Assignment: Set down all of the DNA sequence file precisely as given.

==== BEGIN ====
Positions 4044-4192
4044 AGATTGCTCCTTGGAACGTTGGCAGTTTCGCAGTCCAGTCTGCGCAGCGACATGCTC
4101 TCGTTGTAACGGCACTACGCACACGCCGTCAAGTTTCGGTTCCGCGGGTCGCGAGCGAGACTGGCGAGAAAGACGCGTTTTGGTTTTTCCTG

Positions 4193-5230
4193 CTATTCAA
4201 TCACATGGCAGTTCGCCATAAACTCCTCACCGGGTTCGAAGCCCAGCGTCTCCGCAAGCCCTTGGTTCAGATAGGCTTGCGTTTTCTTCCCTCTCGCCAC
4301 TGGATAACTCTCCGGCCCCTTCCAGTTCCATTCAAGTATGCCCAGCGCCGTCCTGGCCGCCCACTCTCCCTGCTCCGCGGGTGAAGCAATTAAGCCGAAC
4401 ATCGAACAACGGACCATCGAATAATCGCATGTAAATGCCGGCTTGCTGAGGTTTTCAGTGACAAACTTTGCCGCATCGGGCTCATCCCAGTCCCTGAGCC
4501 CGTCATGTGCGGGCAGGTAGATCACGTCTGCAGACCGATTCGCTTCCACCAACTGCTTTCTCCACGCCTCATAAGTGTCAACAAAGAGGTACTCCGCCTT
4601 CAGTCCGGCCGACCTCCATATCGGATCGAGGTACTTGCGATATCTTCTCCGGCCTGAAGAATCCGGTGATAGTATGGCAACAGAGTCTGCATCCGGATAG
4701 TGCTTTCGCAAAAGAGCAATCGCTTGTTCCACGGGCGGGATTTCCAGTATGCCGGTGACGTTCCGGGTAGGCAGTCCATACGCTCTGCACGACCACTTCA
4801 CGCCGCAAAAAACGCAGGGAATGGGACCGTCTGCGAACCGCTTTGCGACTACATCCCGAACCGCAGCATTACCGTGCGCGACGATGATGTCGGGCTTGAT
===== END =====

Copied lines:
Positions 4044-4192
4044 AGATTGCTCCTTGGAACGTTGGCAGTTTCGCAGTCCAGTCTGCGCAGCGACATGCTC
4101 TCGTTGTAACGGCACTACGCACACGCCGTCAAGTTTCGGTTCCGCGGGTCGCGAGCGAGACTGGCGAGAAAGACGCGTTTTGGTTTTTCCTG

Positions 4193-5230
4193 CTATTCAA
4201 TCACATGGCAGTTCGCCATAAACTCCTCACCGGGTTCGAAGCCCAGCGTCTCCGCAAGCCCTTGGTTCAGATAGGCTTGCGTTTTCTTCCCTCTCGCCAC
4301 TGGATAACTCTCCGGCCCCTTCCAGTTCCATTCAAGTATGCCCAGCGCCGTCCTGGCCGCCCACTCTCCCTGCTCCGCGGGTGAAGCAATTAAGCCGAAC
4401 ATCGAACAACGGACCATCGAATAATCGCATGTAAATGCCGGCTTGCTGAGGTTTTCAGTGACAAACTTTGCCGCATCGGGCTCATCCCAGTCCCTGAGCC
4501 CGTCATGTGCGGGCAGGTAGATCACGTCTGCAGACCGATTCGCTTCCACCAACTGCTTTCTCCACGCCTCATAAGTGTCAACAAAGAGGTACTCCGCCTT
4601 CAGTCCGGCCGACCTCCATATCGGATCGAGGTACTTGCGATATCTTCTCCGGCCTGAAGAATCCGGTGATAGTATGGCAACAGAGTCTGCATCCGGATAG
4701 TGCTTTCGCAAAAGAGCAATCGCTTGTTCCACGGGCGGGATTTCCAGTATGCCGGTGACGTTCCGGGTAGGCAGTCCATACGCTCTGCACGACCACTTCA
4801 CGCCGCAAAAAACGCAGGGAATGGGACCGTCTGCGAACCGCTTTGCGACTACATCCCGAACCGCAGCATTACCGTGCGCGACGATGATGTCGGGCTTGAT